Zebrafish

  • Dave Goulding capturing footage of the fascinating fish themselves.

    Dave Goulding capturing footage of the fascinating fish themselves.

  • Glow buddies!  Zebrafish are social, so neon zebrafish are put in tanks with the fish being studied so that they're not lonely and so that researchers can easily determine which fish is the test subject.

    Glow buddies! Zebrafish are social, so neon zebrafish are put in tanks with the fish being studied so that they're not lonely and so that researchers can easily determine which fish is the test subject.

  • Dave Goulding capturing footage of the fascinating fish themselves.

    Dave Goulding capturing footage of the fascinating fish themselves.

Dr. Eric Glasgow and his wife, Jennifer Manner are passionate about zebrafish.  Jennifer is a lobbyist for a satellite communication company and an artist who uses zebrafish as subjects for her paintings and as our crew arrived to film at the labs at Georgetown University Medical Center, she excitedly handed out zebrafish pins.  They’re not just enthusiastic fish keepers however, they’re driven to spread the word about the common aquarium fish because it just might be the savior of humankind.

Zebrafish provide an unparalleled model organism for studying genes and molecular signaling pathways involved in vertebrate development, diseases such as cancer, as well as neurological disorders. These small tropical fish are hardy and easily kept in large numbers in the lab. Because they are vertebrates, they have many of the same genes, tissues and organ systems as humans. Zebrafish embryos are easily obtainable in large numbers (thousands per year), externally fertilized, transparent, and develop rapidly.  Human cancer cells can be transplanted to zebrafish embryos to evaluate tumor cell behavior, for instance.  Since zebrafish embryos develop rapidly and can easily be studied in large numbers, scientists get fast results and statistical verification.  This same process using mice would take much longer and cost much more.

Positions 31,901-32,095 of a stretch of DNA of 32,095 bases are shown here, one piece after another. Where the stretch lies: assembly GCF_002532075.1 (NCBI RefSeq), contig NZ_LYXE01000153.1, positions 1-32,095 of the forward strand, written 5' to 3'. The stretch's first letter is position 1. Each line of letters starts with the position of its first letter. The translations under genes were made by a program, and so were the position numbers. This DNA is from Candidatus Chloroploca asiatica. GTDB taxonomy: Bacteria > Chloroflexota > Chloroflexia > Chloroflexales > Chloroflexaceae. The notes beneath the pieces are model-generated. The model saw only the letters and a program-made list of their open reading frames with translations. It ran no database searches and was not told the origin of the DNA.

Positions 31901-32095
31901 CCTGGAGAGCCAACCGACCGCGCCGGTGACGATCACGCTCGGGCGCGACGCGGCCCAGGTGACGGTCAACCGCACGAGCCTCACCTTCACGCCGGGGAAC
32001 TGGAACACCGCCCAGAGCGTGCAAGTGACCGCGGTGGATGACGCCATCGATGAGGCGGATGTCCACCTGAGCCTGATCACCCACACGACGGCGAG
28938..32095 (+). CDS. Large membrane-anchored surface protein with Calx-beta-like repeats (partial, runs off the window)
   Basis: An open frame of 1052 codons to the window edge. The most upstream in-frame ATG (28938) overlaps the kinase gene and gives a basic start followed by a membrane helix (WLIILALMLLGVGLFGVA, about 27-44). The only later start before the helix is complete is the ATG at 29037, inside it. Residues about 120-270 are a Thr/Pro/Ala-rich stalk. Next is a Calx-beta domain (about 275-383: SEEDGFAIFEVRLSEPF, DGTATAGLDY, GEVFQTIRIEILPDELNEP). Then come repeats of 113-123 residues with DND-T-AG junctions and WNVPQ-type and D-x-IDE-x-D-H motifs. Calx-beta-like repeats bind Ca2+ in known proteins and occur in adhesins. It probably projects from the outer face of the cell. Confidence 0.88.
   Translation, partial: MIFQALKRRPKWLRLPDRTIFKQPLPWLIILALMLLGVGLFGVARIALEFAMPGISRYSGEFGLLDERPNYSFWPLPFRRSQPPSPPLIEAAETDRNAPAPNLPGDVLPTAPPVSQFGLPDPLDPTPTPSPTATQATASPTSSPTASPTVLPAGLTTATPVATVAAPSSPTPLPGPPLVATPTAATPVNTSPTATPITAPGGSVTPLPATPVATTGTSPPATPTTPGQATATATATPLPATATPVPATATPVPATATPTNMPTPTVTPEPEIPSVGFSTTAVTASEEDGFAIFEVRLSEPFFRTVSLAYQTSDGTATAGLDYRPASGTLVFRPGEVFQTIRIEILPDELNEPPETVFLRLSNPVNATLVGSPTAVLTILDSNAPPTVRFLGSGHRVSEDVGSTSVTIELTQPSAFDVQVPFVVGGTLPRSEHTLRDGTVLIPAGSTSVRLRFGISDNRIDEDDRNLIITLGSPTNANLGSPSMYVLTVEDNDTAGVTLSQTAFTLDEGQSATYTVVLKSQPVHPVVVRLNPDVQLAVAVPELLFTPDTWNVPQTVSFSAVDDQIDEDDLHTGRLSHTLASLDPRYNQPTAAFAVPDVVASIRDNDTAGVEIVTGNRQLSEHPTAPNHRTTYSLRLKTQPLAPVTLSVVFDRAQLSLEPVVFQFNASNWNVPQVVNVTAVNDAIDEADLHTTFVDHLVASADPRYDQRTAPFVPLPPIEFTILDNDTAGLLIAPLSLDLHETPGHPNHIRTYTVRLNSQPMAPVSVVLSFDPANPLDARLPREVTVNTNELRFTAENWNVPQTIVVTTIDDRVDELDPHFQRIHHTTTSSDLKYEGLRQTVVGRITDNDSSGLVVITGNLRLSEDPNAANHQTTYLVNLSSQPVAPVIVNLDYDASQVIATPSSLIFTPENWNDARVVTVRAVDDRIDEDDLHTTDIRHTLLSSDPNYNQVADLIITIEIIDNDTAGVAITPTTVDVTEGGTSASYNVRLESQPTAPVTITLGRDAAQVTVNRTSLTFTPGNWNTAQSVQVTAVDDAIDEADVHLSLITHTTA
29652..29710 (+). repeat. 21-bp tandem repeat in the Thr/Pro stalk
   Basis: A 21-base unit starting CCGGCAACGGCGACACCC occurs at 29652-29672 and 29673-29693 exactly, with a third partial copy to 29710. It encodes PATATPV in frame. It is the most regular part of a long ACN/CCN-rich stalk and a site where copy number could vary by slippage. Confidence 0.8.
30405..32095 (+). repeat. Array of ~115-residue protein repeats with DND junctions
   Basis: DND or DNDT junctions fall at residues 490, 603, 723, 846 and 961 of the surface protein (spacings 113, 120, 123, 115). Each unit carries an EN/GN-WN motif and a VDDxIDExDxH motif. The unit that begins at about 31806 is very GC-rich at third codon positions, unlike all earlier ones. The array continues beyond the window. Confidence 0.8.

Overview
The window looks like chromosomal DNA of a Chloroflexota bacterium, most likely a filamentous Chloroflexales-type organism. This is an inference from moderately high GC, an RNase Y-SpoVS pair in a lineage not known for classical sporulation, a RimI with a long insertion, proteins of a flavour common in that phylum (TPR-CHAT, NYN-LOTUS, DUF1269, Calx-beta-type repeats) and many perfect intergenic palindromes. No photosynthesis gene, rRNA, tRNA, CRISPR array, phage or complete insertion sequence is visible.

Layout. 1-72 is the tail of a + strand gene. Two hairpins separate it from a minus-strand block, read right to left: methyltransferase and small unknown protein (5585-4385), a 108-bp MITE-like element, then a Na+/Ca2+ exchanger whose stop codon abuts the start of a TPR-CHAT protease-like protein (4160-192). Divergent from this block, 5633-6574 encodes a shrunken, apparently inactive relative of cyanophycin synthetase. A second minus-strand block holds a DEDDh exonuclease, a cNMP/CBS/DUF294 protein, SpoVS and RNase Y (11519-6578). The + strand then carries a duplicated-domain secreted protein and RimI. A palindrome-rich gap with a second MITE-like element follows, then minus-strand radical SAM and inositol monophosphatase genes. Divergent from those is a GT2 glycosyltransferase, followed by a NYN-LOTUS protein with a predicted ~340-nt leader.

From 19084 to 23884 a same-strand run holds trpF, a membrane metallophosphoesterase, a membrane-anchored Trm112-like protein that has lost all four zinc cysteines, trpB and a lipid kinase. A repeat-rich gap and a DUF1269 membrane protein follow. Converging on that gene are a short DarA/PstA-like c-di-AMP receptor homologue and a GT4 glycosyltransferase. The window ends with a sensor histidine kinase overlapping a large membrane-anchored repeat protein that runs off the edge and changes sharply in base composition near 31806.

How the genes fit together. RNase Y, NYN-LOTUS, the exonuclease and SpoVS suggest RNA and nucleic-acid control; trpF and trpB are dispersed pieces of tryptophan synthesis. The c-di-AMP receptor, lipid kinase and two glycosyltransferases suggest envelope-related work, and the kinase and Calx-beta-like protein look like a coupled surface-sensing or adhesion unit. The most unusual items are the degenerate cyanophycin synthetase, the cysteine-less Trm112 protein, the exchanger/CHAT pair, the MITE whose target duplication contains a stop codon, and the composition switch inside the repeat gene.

Zebrafish research holds promise for the study of many serious diseases and conditions, such as cancer, Alzheimer’s and autism.  This is what drives Dr. Glasgow, who conducts ground-breaking zebrafish research at Georgeotwn University Medical Center, and Ms. Manner to spread the word.  They’re working on a documentary about the enormous promise zebrafish research holds in an effort to educate the medical community and to ensure that funding continues.  This week, we were honored to film at the labs at Georgetown, capturing interviews with a number of scientists and footage of these fascinating, promising fish.  The documentary is scheduled to be completed in the fall.

For more information, visit: https://sites.google.com/a/georgetown.edu/glasgow-lab/about